Scott.
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mojomandan
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PostPosted: Fri Aug 14, 2015 12:59 pm    Post subject: Reply with quote

Hi Scott,

The advice you are giving may be more appropriate for any problems AFTER I have created a vacuum seal.

Please read the original post...I am not able to get my plastic down over the mold to create a vacuum seal and form the plastic. Once I solve this problem, then I will consider your other recommendations.

If its a matter of using a larger platen and plastic sheet, then I suppose I will have to do that as step 1. Though, to reiterate what I stated before, I have seen numerous videos where people are using a plastic sheet barely larger than their mold to create RC bodies and are successful. Their molds are VERY similar in dimension to mine.

I was hoping to have the same success as those people.
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spektr
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PostPosted: Fri Aug 14, 2015 1:11 pm    Post subject: Reply with quote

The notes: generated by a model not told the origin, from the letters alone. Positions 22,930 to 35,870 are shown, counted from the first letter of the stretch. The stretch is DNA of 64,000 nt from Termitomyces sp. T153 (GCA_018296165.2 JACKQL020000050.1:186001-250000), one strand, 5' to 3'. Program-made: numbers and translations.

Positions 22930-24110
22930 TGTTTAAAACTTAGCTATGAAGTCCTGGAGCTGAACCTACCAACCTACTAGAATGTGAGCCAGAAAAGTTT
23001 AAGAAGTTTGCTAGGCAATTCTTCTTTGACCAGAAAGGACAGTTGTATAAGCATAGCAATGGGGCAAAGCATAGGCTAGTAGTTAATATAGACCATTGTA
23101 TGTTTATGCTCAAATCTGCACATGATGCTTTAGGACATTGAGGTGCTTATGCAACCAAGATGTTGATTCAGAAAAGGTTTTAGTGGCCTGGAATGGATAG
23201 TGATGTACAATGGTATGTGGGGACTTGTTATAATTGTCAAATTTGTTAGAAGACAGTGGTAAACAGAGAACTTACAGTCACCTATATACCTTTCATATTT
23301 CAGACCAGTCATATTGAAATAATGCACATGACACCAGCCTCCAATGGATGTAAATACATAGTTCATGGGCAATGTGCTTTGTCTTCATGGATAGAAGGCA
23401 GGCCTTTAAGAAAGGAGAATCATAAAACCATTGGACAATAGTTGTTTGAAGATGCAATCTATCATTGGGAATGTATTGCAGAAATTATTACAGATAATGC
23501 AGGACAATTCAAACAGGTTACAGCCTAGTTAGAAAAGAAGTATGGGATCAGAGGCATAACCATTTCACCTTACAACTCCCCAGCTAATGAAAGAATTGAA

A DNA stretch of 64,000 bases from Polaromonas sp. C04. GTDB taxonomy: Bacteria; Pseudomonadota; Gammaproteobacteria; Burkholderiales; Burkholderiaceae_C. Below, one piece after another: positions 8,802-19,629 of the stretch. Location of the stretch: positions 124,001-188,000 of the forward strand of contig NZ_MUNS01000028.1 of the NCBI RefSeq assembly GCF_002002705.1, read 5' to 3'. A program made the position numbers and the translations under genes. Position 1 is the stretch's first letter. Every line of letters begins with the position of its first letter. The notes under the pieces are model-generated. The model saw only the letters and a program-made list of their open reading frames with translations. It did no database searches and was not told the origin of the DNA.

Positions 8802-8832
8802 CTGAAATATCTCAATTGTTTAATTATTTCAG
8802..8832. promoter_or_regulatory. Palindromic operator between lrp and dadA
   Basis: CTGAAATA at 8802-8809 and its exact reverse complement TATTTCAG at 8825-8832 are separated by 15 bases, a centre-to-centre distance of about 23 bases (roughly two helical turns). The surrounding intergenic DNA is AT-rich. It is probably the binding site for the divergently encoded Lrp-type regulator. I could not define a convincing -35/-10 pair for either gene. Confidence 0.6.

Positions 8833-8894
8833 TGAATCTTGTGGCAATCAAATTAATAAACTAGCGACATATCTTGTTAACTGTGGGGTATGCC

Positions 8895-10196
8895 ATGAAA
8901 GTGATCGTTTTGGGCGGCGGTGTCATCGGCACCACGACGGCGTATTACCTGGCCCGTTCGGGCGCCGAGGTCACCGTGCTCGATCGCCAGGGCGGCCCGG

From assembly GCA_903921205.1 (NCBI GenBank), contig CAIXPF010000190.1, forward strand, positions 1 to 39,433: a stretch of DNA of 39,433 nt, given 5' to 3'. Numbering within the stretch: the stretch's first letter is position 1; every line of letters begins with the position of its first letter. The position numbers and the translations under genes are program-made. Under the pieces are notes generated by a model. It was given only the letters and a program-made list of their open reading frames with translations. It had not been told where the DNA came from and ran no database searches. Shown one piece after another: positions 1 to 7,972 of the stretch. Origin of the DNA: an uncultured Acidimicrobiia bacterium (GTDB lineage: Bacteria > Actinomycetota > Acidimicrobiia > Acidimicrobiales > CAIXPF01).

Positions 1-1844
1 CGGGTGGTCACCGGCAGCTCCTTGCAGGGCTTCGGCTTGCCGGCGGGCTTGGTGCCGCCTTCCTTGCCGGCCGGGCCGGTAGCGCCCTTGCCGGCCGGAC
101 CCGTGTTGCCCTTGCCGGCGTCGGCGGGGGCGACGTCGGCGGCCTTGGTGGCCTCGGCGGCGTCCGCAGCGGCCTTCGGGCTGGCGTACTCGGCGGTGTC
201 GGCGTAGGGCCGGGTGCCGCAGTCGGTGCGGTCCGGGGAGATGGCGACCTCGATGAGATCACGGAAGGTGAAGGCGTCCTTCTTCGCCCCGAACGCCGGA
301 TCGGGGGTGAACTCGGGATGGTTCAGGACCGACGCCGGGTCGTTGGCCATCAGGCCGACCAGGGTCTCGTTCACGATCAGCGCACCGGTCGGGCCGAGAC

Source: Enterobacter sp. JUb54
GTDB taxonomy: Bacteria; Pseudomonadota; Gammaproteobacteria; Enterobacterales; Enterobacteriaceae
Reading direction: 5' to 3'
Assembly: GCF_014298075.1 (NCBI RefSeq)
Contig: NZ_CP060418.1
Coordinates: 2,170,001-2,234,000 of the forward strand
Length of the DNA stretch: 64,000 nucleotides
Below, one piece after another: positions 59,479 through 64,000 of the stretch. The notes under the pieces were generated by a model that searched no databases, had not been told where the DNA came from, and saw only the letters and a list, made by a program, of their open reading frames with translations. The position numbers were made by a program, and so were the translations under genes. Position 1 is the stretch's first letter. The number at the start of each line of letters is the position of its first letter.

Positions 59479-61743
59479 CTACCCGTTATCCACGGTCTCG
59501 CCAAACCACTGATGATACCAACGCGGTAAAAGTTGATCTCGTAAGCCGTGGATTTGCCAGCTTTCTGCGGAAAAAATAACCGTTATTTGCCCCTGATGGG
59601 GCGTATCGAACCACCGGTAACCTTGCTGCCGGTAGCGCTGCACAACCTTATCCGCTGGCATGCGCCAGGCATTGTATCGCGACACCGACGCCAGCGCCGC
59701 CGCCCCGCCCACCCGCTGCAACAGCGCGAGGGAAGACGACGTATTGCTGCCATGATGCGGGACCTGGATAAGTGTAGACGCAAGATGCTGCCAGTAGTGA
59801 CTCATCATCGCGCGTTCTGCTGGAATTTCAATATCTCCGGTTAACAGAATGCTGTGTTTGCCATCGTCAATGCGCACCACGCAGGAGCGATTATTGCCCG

I don't think you understood what I suggested.
The reason his part "works" is because he is accepting a huge variation in sheet thickness inside the part.
Ditch the platen and make a dedicated mold base.
You have to move a ton of air quickly to do thin sheet.
Move the seal plane up to minimize stretching.
Vent void areas to the mold base to improve surface details.

Making parts is my day job and I hope you will reconsider.
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mojomandan
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PostPosted: Fri Aug 14, 2015 5:08 pm    Post subject: Reply with quote

Hi Scott,

Ok, I guess I have no choice but to try your suggestions. By "tool", do you mean mold? If so, as I understand it, I need to:

1. create a mold base with a 45 degree cut all around. Should it be bigger than the bottom dimensions of the mold, or the same size? Do I drill holes in this base, or just my platen? Your use of terms like "tool" and "base" are a bit confusing to me.

2. increase my platen and plastic size. You mention 4"....does that mean add 4" to each side of my mold (that is, 4" left, 4" right, 4" to the rear, and 4" to the front?)

3. drill about 4 #60 holes in depressions of my tool (does that mean mold?). I will need to buy a 6" #60 drill bit.

By the way, the guy pulling .080" polycarb stood on one of the bodies he made in a separate video. Would that suggest his finished product had fairly uniform thickness? Supporting the weight of an adult can't be easy for one of those RC bodies.
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spektr
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PostPosted: Fri Aug 14, 2015 10:21 pm    Post subject: Reply with quote

My wifes off to the airport tomorrow, over the weekend. Ill shoot a few pictures for you, it gets real clear that way. As far as a 6 inch #60, 1 inch will be long enough. I'll show you how.